The Stories a Browser History Can Tell
If you don’t keep a daily journal, looking at your browser’s history might be the next best thing.
Take me, for example. I’m on vacation this week and I have a list of things I want to get done. On the list yesterday was “install and configure monitoring software on web server.” This would send me emails when stuff stops working (never, I hope).
Seemed easy enough. I have experience with the software through some other servers I look after. In fact, some of the settings could just be copied over.
Well, the task was just the beginning of a winding path….
- I had forgotten that email sent to my address dedicated to alerts was being re-routed to another phone. Why? Because K-9 Mail–my Android email client of choice–does not allow different notification sounds for different email folders. (For any folder, you can only choose to get the account’s notification or not.)
- “If I pipe the alert emails to Gmail,” I thought, “I’ll be able to have that app make a different sound.” True. Except Tasker (which I wanted to use in order to require acknowledgement) couldn’t see Gmail’s notifications. It was recommending that I enable Tasker in the accessibility section. But when I did that and changed pages on my home screen, I heard a robotic woman saying “page one of seven” or “page two of seven.” Uh oh.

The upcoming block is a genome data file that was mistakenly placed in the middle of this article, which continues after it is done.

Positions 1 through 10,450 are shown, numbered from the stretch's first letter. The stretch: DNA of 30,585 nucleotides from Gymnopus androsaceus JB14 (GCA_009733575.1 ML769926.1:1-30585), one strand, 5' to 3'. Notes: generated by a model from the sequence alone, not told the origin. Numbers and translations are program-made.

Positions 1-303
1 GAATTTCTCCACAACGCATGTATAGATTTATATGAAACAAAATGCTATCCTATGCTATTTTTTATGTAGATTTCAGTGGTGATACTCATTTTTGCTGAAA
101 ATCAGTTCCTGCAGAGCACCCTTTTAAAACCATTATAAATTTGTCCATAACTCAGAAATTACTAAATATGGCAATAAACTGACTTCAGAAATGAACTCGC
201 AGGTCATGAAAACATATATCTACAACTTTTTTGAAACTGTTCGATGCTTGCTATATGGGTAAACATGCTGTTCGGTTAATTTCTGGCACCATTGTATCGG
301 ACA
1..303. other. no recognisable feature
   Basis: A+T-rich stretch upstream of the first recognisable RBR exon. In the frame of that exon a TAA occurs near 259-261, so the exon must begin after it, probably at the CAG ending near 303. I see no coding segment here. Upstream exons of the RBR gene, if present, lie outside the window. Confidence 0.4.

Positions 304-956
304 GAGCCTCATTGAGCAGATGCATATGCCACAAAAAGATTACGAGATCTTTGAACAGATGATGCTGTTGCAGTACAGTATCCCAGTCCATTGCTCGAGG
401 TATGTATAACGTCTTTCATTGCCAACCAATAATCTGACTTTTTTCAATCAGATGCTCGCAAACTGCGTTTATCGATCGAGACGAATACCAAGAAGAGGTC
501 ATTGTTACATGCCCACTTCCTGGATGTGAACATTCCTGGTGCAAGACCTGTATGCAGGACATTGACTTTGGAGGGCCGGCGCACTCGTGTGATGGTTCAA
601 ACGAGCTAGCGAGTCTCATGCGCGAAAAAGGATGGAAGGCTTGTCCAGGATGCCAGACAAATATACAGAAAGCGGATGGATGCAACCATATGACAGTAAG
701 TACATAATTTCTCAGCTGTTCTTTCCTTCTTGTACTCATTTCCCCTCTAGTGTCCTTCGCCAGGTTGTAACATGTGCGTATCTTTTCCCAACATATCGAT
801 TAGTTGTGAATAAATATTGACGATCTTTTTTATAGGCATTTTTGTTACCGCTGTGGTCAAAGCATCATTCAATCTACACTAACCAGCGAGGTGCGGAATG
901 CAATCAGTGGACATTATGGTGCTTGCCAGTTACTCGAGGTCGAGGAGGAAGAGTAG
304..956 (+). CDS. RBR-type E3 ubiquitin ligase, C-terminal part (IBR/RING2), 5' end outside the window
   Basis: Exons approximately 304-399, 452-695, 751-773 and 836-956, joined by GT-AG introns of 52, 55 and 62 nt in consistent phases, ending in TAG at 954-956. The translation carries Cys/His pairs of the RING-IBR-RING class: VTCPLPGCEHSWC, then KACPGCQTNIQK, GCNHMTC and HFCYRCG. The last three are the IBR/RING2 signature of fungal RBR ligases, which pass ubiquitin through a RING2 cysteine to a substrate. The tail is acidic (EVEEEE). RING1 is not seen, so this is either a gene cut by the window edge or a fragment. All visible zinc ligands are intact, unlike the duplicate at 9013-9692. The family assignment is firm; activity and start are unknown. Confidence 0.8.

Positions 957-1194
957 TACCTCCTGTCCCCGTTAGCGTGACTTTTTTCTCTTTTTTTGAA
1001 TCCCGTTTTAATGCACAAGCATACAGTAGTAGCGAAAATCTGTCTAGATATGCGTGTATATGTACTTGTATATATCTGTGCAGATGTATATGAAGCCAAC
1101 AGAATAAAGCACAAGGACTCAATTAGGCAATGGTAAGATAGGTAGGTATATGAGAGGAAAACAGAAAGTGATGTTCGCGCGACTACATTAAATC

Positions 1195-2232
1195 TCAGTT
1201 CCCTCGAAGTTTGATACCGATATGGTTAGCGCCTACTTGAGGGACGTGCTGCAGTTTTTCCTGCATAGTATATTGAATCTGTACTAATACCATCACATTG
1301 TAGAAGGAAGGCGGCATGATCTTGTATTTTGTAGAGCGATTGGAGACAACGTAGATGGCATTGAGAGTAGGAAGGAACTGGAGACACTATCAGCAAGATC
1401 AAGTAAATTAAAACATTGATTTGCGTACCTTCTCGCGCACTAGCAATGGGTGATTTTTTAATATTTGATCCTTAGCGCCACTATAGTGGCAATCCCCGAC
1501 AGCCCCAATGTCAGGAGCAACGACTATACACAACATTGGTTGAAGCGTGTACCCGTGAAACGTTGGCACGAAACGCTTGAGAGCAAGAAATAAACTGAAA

- I found out that Samsung has a problem with TouchWiz always enabling text-to-speech. That was just the trigger I needed to find a new launcher! I ended up trying Smart Launcher 3 and it works for my needs. Plus, no more robot voice.
- So now I can push the alert emails through Gmail and cause a never-ending alarm when one arrives on the phone. Cool, but that meant the original setup (two different email accounts with forwarding and filtering) was not used nor needed anymore. So that extra account got deleted and several more changes to the K-9 Mail folder class notification settings were made.
- However, some of my emails were being marked as spam by Gmail. One of Google’s recommendations is to use something called an SPF record. I only had a very vague knowledge of what that was, but it stands for Sender Policy Framework. It lets a web domain owner determine which servers are valid origins for mail. I was failing that test because: (a) I didn’t have an SPF record defined, and (b) I was sending mail from an outside server and changing the “from” address. The second one made me appear to be a very unsophisticated spammer.
- So I got my questions answered, determined the settings I needed, and tested and applied them.
- In fixing the Gmail/SPF record problem, I also enabled IPv6 support for the server.
Obviously, it wasn’t a waste. The email alert setup is much better now. And other things got improved along the way, too. But it did take up a lot more time than I planned. Like, six hours and 46 test emails more.
But once that last test email was finally sent and received, I had a chance to stop and think. Maybe years down the road, our descendants won’t bother looking for our diaries and journals.
They’ll just look for our browser histories instead.